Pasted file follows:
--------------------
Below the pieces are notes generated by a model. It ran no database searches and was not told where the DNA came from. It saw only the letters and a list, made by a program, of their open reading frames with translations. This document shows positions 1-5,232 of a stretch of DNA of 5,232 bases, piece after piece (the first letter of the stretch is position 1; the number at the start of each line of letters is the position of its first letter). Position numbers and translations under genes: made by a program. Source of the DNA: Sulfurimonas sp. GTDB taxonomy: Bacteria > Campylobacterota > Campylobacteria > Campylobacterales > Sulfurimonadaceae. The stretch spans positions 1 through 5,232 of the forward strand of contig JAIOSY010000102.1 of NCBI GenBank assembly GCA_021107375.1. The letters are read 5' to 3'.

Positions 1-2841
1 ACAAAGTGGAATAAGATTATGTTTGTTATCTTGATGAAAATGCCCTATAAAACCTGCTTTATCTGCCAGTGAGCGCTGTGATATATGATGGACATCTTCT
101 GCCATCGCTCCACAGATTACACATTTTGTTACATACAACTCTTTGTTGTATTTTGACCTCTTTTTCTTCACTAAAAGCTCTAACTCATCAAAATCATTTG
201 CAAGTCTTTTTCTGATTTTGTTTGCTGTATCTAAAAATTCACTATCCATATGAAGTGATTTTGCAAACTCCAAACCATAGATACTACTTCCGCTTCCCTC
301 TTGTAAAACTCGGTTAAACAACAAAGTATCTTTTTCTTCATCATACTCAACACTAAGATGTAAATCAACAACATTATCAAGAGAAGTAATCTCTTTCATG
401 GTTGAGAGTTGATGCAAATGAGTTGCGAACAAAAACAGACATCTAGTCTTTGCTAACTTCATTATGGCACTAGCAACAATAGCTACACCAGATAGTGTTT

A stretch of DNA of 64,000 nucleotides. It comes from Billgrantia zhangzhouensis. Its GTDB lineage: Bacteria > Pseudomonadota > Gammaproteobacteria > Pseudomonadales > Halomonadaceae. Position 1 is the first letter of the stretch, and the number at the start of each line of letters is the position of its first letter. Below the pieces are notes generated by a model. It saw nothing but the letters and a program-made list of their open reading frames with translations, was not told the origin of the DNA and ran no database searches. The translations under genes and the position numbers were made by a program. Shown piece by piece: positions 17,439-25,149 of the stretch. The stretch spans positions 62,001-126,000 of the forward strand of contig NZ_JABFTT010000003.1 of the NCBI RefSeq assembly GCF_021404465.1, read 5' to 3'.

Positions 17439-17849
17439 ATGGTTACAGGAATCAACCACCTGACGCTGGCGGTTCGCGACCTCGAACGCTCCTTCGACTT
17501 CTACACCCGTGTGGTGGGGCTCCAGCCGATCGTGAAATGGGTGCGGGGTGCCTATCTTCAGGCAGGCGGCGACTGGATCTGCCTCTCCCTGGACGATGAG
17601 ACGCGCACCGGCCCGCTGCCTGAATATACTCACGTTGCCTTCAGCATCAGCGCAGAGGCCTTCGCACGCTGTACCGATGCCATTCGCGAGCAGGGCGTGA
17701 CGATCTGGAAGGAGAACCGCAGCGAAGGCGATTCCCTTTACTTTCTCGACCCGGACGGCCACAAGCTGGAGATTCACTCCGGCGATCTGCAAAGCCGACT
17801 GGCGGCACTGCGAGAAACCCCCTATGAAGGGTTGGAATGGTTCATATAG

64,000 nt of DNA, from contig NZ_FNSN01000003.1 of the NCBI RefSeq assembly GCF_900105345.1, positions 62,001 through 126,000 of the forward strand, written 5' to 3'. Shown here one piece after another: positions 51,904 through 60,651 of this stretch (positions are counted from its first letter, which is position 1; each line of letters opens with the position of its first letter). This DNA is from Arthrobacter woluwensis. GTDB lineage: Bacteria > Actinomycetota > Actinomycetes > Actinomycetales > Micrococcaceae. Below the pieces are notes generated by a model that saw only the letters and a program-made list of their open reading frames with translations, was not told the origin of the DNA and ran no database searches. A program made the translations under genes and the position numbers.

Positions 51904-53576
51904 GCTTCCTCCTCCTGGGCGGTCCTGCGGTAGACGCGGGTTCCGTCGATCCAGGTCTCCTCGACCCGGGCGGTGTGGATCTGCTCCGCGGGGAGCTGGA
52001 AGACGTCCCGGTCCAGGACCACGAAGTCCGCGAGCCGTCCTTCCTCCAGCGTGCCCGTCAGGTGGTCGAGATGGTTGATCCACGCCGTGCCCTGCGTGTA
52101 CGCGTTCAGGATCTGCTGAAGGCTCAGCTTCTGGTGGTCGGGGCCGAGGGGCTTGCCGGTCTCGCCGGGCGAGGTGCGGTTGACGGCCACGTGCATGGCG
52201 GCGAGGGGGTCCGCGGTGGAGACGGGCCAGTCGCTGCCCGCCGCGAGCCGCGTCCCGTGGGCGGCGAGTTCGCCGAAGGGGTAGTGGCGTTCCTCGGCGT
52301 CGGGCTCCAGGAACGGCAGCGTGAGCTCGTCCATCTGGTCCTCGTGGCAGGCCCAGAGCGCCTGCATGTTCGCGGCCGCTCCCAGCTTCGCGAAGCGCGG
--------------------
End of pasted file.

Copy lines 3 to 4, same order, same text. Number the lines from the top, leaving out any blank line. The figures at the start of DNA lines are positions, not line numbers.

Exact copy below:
1 ACAAAGTGGAATAAGATTATGTTTGTTATCTTGATGAAAATGCCCTATAAAACCTGCTTTATCTGCCAGTGAGCGCTGTGATATATGATGGACATCTTCT
101 GCCATCGCTCCACAGATTACACATTTTGTTACATACAACTCTTTGTTGTATTTTGACCTCTTTTTCTTCACTAAAAGCTCTAACTCATCAAAATCATTTG